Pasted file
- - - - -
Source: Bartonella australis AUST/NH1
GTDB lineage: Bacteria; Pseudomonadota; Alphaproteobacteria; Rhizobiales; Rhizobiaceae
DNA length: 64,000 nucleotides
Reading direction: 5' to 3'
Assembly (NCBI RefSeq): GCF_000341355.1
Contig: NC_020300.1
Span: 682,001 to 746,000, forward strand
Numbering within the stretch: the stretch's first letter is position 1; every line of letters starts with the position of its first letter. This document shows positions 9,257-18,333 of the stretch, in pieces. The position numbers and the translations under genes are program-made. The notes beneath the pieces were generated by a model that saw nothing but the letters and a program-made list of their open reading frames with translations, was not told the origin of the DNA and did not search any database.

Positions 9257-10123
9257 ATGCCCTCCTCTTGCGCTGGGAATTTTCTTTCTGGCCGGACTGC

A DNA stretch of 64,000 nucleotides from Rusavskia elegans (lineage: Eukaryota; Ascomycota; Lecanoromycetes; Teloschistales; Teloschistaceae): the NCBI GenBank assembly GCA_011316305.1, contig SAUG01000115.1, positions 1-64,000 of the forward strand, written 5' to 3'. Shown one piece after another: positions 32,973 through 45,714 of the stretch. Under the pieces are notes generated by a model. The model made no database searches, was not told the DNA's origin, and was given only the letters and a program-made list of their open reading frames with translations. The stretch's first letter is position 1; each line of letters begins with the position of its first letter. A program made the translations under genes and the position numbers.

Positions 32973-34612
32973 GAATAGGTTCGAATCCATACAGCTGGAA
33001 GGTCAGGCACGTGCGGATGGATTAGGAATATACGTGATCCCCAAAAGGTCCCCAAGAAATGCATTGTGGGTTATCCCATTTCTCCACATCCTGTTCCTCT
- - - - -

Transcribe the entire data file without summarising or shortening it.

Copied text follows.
Source: Bartonella australis AUST/NH1
GTDB lineage: Bacteria; Pseudomonadota; Alphaproteobacteria; Rhizobiales; Rhizobiaceae
DNA length: 64,000 nucleotides
Reading direction: 5' to 3'
Assembly (NCBI RefSeq): GCF_000341355.1
Contig: NC_020300.1
Span: 682,001 to 746,000, forward strand
Numbering within the stretch: the stretch's first letter is position 1; every line of letters starts with the position of its first letter. This document shows positions 9,257-18,333 of the stretch, in pieces. The position numbers and the translations under genes are program-made. The notes beneath the pieces were generated by a model that saw nothing but the letters and a program-made list of their open reading frames with translations, was not told the origin of the DNA and did not search any database.

Positions 9257-10123
9257 ATGCCCTCCTCTTGCGCTGGGAATTTTCTTTCTGGCCGGACTGC

A DNA stretch of 64,000 nucleotides from Rusavskia elegans (lineage: Eukaryota; Ascomycota; Lecanoromycetes; Teloschistales; Teloschistaceae): the NCBI GenBank assembly GCA_011316305.1, contig SAUG01000115.1, positions 1-64,000 of the forward strand, written 5' to 3'. Shown one piece after another: positions 32,973 through 45,714 of the stretch. Under the pieces are notes generated by a model. The model made no database searches, was not told the DNA's origin, and was given only the letters and a program-made list of their open reading frames with translations. The stretch's first letter is position 1; each line of letters begins with the position of its first letter. A program made the translations under genes and the position numbers.

Positions 32973-34612
32973 GAATAGGTTCGAATCCATACAGCTGGAA
33001 GGTCAGGCACGTGCGGATGGATTAGGAATATACGTGATCCCCAAAAGGTCCCCAAGAAATGCATTGTGGGTTATCCCATTTCTCCACATCCTGTTCCTCT